Ireland’s coalition under strain from scandal and voter fatigue

“Spring is coming,” said Irish Prime Minister Michael Martin last month as he scrapped almost all Covid-19 restrictions and announced that Ireland had “weathered the Omicron storm”.

Away from the easing of the coronavirus pandemic, though, his fractious government has far less reason for optimism – and Martin has entered a political autumn.

Having agreed that he would step down this December, he has entered his last year as Taoiseach at the helm of a coalition that has lost popularity after scandals and is struggling to show progress on intractable pre-pandemic problems such as housing and healthcare.

The government’s unpopularity has prompted questions about whether the pact involving Ireland’s two traditional ruling parties – Martin’s Fianna Fáil and Leo Varadkar’s Fine Gael – as well as the Greens can last until the next elections, which are not due until February 2025.

“The government is stable to the extent that none of the three parties can afford to face an election,” said Lucinda Creighton, a former Fine Gael minister and now a consultant. “But the longer they stay in government, history suggests the less popular they are going to be. . . They are in a rut. ”

Martin’s plan to depart this year is the consequence of an unprecedented arrangement hammered out after the 2020 election as a way to keep nationalist party Sinn Féin out of power. Under the deal, Martin will hand over to Varadkar, the Tánaiste or deputy prime minister. Varadkar was premier from 2017 until his party stumbled to third place at the 2020 election.

But Fine Gael has been plummeting in opinion polls and has struggled to shake off a series of scandals. The most recent is “Flutegate” – a champagne celebration in the foreign ministry to toast Ireland’s winning of a UN Security Council seat in June 2020. The celebration contravened Ireland’s Covid-19 guidelines at the time.

“Flutegate” comes on top of other controversies, including “Golfgate” – a parliamentary golf society gathering in 2020 that was also against Covid-19 rules. It prompted resignations from attendees in both main parties, including Phil Hogan, then an EU commissioner. Two politicians are on trial over the event, charged with organizing or allowing an event that breached Covid rules. They deny the charges.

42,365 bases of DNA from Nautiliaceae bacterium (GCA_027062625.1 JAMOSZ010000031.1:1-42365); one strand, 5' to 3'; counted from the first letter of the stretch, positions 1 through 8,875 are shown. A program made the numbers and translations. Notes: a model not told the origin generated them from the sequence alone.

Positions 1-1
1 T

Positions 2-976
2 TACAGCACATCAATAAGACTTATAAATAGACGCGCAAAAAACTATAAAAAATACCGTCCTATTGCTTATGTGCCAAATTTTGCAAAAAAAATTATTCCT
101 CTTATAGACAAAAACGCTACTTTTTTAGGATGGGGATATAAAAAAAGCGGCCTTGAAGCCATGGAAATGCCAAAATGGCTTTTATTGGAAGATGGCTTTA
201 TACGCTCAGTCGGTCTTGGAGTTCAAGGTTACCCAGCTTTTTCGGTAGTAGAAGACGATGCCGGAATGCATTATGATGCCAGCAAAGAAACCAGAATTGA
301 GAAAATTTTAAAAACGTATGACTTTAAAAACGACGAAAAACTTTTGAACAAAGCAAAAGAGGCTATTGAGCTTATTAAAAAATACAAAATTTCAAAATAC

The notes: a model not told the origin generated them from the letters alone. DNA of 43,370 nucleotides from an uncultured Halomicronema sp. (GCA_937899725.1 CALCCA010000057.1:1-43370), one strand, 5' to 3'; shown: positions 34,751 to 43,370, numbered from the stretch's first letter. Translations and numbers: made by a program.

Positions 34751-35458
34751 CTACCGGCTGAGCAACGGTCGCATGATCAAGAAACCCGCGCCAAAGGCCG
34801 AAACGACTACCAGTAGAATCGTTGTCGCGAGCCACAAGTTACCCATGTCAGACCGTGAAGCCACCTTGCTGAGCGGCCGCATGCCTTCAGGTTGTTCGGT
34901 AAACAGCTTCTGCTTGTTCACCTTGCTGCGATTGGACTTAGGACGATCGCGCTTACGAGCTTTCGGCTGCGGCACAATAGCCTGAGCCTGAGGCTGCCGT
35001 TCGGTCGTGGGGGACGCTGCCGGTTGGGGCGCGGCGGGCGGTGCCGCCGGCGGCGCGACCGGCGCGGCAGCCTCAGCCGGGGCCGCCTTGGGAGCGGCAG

Varadkar is still being investigated by police over a leaked confidential government document relating to a new agreement for doctors – a matter over which he has apologized but denied having broken the law.

“The optics [of the scandals] are terrible, ”said Gary Murphy, a politics professor at Dublin City University. “I do not think the public is obsessed with these issues but they do give a narrative that will be played on by Sinn Féin.”

Fine Gael’s support peaked at 37 per cent in June 2020 and has plummeted to 20 per cent while Fianna Fáil has been flatlining at 20 per cent since June, according to an Ipsos / MRBI poll for the Irish Times published in December.

By contrast, support for Sinn Féin, which has positioned itself with young and increasingly middle class voters as the party of change because of its promises to resolve Ireland’s crisis of unaffordable or unavailable housing, has rocketed to 35 per cent. Access to affordable healthcare is another voter concern, polls show.

An Ireland Thinks poll for the Irish Independent this month found that respondents strongly favored unspecified repercussions for the Flutegate affair and prosecutions related to the golf society event.

For the coalition parties, their best way of connecting with voters may be to highlight Ireland’s economic resilience during Covid-19. Tax revenues hit an all-time high last year and headline gross domestic product is expected to have grown in 2021 by at least 14 per cent, or by at least 5 per cent according to a modified measure that strips out the impact of globalized companies on Ireland’s highly open economy.

The government also wants to make good on ambitious housing and infrastructure plans. According to official data last week, home completions last year were just 0.5 per cent below their level in 2020, despite the closure of some building work in the spring because of Covid, and the number of apartments built increased by nearly one-third.

Ed Brophy, a former adviser to Fine Gael finance minister Paschal Donohoe, said the coalition’s strategy was to “keep out Sinn Féin as long as possible and deal with the issues that are making Sinn Féin popular”.

But energy price rises, feeding into broader inflation, will also further test the government’s ability to show that better times are on the go – even without any renewed Covid-19 surge.

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